When inventor Saul Griffith arrived at MIT in 1999, he encountered a problem no other Ph.D. student faced. Where to kitesurf? “Without other options, I became the first person to kitesurf on the Charles River,” says Griffith, 35. “And, yes, it was just as terrible as you’d imagine.” Now he’s tackling a slightly bigger issue: the global energy crisis. The folks at Google have kicked in $15 million to his clean-energy company, Makani Power, and the MacArthur Foundation tapped him in 2007 for a prestigious $500,000 “genius” fellowship. His hobby, it seems, has paid off. Griffith and his colleagues at Makani are now developing huge, wing-shaped kites to harness the energy of high-altitude air—which is much stronger and more consistent than the ground-flow breezes that traditional windmill-based turbines rely on. The concept is simple: The yo-yo effect of the kite being pulled in and out by the wind churns a turbine and creates energy. But for every advance, Griffith says, he’s realized there’s a drawback. “Now whenever the wind blows, I have to go test our technology—and not go kiting.”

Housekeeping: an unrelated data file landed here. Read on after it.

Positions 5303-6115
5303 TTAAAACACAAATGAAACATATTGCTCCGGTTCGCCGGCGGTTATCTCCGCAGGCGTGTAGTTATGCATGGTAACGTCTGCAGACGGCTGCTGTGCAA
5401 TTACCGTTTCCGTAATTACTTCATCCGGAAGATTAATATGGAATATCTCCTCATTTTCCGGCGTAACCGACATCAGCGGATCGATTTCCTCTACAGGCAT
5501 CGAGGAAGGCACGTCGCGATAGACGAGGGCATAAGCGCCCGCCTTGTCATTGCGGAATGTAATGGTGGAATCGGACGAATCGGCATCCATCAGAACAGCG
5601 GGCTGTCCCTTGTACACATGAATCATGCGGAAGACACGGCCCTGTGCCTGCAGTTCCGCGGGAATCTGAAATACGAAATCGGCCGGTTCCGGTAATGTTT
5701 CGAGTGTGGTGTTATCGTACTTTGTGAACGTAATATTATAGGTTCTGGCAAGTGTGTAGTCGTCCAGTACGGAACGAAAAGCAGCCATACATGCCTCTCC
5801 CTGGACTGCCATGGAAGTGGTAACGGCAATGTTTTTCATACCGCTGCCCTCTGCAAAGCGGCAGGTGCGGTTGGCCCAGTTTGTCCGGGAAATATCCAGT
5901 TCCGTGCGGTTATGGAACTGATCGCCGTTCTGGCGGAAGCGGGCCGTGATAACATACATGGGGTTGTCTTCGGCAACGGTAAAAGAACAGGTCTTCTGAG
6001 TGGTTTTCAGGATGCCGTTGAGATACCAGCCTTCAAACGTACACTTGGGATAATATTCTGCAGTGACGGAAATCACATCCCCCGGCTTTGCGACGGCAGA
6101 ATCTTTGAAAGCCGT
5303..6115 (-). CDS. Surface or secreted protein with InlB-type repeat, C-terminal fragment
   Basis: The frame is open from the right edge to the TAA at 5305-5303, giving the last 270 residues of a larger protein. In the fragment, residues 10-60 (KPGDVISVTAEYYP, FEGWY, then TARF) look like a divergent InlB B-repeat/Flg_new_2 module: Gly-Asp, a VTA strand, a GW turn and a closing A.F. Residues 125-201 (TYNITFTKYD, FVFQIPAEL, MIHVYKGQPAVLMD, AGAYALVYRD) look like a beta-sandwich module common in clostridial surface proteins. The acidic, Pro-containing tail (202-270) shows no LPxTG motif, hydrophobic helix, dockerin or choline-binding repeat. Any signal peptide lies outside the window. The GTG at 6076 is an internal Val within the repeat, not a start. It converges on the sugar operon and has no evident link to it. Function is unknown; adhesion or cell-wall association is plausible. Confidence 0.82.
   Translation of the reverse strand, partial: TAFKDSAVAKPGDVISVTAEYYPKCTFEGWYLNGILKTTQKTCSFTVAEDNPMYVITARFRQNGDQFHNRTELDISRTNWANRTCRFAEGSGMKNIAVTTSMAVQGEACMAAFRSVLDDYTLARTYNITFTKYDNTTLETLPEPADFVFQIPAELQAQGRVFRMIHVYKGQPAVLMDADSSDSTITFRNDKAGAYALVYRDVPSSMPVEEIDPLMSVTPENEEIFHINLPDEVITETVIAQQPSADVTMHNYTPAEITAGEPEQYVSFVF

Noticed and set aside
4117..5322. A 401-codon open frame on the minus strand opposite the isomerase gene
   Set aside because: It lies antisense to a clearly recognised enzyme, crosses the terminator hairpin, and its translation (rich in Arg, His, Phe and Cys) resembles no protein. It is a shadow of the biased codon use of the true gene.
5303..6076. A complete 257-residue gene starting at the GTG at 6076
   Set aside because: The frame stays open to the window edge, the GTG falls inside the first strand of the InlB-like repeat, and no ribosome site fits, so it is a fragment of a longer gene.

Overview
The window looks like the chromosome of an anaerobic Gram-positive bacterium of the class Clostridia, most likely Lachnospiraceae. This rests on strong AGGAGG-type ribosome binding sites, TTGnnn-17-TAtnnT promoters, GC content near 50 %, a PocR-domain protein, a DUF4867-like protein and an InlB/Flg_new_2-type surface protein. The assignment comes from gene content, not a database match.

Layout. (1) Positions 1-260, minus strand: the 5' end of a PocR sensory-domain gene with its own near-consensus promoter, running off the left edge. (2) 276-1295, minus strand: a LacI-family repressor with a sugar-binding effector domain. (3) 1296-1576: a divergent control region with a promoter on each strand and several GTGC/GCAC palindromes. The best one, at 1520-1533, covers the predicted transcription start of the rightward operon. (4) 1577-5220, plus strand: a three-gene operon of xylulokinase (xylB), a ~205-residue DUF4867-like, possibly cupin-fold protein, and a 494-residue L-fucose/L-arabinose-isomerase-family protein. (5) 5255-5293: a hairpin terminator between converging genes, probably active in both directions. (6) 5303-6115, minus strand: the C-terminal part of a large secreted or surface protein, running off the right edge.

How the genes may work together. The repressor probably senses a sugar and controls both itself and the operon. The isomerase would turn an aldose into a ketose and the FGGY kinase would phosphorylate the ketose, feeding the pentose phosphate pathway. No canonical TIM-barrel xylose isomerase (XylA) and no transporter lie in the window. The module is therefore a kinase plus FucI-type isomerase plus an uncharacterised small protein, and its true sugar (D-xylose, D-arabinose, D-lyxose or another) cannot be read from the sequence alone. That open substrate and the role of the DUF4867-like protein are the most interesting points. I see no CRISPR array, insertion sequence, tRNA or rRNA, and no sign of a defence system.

THE BRUSH (Altitude: 60'): American Charles F. Brush was the first to design an automatic wind turbine, in 1887. The giant cedar contraption powered his 17-room mansion for 20 years.
THE WINDMILL (Altitude: 262'):Indiana’s Fowler Ridge I, one of the largest wind farms in the U.S., operates 222 turbines, each of which produces enough energy to power some 365 households.
THE KITE (Altitude: 4,100'): In 2007 Dutch scientists debuted a kite capable of powering five homes. But soon they plan to test this “Laddermill,” which they say could power 50 houses.
THE MAKANI (Altitude: 31,680'):Makani has kept its design under wraps, but Griffith says the kites could fly six miles high and produce enough energy for 100,000 homes.—Andrea Minarcek